City planner calls for sign removal

Published 12:55 pm Saturday, June 4, 2022

NATCHEZ — One of Frankie G. Legaux’s first actions since returning as Natchez City Planner was to enforce a city code regarding non-compliant signs advertising various businesses.

Legaux, who previously served as the city’s planner from October 2012 to July 2015, started the job again on Thursday and immediately addressed the code violation in a public statement.

“It has been brought to the city’s attention that temporary off-premises, non-conforming signs have been posted throughout the City of Natchez advertising various businesses,” she stated. “Posting of these signs is regulated by the Natchez City Code, Chapter 86. The signs posted are in violation of the Natchez City Code and should be removed immediately. In a spirit of cooperation, the City of Natchez will delay taking any action for a period of one week to provide an opportunity for the voluntary removal of these signs. However, beginning Thursday, June 9, 2022, any signs that are in violation of the City Code will be removed, pursuant to Section 86-61, and any violation will be enforced, which may include a misdemeanor charge and a fine of $100 per day for each offense. Thank you for your cooperation in this matter.”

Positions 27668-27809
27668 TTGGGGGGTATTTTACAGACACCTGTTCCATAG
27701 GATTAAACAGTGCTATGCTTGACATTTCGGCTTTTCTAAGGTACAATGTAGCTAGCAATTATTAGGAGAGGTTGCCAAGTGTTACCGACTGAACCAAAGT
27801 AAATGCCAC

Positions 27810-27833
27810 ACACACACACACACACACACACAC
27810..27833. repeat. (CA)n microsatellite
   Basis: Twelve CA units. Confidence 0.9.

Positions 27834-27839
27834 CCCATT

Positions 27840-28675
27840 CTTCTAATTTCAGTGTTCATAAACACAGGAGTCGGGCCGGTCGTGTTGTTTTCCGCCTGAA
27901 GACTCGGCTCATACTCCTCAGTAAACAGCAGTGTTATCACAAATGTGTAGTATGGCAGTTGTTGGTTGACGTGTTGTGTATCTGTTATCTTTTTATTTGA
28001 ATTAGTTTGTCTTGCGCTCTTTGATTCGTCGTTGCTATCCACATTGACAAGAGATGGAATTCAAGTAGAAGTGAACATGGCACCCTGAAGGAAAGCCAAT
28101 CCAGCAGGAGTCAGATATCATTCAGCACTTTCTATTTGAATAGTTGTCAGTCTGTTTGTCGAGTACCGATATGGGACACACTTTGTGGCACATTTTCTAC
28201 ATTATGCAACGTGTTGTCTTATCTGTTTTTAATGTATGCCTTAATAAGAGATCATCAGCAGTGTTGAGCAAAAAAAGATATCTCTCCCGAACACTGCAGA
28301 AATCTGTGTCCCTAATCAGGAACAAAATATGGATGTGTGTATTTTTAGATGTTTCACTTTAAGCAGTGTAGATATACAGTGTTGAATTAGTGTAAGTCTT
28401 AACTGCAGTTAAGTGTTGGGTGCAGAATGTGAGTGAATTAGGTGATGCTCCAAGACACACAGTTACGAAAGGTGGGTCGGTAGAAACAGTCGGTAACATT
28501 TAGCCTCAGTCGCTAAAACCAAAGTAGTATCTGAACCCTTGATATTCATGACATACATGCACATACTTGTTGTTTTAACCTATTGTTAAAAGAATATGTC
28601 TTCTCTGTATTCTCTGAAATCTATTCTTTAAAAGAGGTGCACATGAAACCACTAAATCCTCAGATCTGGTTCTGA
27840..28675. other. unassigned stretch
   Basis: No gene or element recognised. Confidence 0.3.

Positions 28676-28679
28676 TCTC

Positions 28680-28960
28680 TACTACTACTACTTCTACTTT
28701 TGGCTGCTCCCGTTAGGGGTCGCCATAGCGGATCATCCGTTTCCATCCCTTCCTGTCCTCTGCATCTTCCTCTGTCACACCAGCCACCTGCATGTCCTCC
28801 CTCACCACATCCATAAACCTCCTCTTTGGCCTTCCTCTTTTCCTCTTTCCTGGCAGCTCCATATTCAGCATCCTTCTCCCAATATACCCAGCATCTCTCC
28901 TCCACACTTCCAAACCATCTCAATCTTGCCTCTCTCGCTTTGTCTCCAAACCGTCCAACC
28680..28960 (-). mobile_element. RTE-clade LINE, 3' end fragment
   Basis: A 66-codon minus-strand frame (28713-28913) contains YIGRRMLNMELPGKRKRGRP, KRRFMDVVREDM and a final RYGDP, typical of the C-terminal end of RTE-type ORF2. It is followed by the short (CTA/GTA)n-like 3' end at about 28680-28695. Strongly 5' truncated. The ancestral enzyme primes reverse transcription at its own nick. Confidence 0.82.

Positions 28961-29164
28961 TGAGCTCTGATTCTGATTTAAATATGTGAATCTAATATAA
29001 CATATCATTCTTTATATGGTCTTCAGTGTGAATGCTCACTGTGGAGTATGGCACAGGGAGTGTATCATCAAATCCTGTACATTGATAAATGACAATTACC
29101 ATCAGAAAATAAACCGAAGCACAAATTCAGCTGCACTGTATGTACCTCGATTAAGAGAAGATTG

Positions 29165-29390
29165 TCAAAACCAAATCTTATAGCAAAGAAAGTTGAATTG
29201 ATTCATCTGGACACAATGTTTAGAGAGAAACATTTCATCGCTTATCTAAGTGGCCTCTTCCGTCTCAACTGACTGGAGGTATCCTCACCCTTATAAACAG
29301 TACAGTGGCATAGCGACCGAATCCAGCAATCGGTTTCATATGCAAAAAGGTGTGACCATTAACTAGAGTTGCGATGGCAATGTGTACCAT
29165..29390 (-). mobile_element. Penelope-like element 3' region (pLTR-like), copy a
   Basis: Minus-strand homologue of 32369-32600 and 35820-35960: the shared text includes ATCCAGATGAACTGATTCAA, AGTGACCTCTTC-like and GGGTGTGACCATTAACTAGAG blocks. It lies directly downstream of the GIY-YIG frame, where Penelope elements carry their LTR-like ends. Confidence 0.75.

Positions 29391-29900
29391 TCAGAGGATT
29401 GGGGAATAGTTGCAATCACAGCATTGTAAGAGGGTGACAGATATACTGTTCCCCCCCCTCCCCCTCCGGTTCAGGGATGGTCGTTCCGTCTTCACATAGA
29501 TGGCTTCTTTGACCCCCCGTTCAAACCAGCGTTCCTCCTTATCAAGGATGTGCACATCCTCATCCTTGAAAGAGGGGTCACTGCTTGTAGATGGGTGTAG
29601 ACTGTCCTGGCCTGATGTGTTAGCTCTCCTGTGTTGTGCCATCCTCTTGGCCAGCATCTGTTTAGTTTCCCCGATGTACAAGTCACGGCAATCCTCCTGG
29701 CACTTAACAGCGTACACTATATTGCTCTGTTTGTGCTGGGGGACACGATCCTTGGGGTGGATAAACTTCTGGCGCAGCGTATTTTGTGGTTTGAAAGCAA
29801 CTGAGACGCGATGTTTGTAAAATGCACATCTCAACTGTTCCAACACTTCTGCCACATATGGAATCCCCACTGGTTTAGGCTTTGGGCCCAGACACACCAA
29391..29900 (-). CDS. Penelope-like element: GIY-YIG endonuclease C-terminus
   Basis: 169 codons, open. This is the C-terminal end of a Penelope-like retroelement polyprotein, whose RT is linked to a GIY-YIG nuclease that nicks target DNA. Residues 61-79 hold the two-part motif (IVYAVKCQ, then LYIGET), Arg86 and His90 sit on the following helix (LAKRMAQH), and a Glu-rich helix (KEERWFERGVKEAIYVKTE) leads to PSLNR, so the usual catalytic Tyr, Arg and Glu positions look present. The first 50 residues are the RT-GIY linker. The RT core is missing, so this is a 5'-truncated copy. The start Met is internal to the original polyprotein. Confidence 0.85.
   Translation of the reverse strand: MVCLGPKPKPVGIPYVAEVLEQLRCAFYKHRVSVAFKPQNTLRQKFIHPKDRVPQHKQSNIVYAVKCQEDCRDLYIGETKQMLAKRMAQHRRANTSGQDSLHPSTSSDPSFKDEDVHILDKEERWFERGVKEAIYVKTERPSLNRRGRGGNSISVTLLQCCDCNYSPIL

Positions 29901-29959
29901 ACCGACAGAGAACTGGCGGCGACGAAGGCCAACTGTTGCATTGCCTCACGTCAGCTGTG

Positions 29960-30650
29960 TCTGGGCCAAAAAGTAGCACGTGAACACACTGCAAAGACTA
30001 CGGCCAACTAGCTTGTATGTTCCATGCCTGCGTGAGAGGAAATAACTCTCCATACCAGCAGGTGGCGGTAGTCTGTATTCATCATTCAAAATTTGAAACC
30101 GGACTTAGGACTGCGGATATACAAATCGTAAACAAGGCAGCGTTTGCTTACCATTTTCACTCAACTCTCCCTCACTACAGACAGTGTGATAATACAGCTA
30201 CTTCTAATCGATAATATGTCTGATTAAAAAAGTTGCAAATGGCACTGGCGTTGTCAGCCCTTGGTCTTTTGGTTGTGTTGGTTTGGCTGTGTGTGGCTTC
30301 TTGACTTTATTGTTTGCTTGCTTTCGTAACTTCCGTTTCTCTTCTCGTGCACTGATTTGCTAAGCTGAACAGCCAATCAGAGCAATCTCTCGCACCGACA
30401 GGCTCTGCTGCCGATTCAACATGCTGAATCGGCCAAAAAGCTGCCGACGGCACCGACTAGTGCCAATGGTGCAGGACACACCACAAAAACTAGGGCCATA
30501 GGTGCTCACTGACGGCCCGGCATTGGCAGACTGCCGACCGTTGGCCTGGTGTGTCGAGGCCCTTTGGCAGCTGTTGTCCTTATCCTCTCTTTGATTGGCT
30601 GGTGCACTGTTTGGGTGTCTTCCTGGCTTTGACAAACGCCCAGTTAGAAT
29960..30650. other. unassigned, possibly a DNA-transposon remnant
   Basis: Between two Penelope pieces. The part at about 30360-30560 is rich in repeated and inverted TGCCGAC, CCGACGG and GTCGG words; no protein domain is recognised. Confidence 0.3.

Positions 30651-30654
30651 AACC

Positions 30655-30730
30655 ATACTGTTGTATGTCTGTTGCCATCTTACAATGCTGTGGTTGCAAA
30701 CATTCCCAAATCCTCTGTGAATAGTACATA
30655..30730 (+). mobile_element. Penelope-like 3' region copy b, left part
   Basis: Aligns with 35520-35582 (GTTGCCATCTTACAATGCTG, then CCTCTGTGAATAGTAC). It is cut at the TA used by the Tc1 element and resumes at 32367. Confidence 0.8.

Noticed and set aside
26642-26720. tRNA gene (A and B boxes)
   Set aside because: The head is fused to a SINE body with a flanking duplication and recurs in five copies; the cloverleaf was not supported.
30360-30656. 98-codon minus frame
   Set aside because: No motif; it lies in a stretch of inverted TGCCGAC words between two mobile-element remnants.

Email newsletter signup

Legaux could not be reached for comment on Friday.

According to the city code, which Legaux referenced in her statement, temporary signs such as the business advertisements that have shown up around town in recent months, can be removed by the city’s enforcement officer without notice and any cost associated with its removal “shall be at the expense of the property owner.”

“If you look around, you’ll see signs all over the city advertising various businesses,” Natchez Mayor Dan Gibson said, responding to this notice. “You can’t fault people for wanting to advertise their business, but if we were to allow every business in this city to do so we would be overrun with signs. Our ordinance is very clear that it is not allowed.”

He added there are some exceptions to this rule, such as temporary signage that gives tourists directions to places of public interest such as special events or entertainment on specific dates. The ordinance also states that these signs cannot be placed for longer than eight weeks in any calendar year. However, many of the signs in question are advertising permanent businesses.

“Our city planner has decided to go ahead and address this issue,” Gibson said. “Our ordinances are only as good as the enforcement and we have had a history of not enforcing our ordinances as well as we should.”

Gibson said if anyone has questions about whether their signs violate the city ordinance, they should contact the city planning office at Natchez City Hall.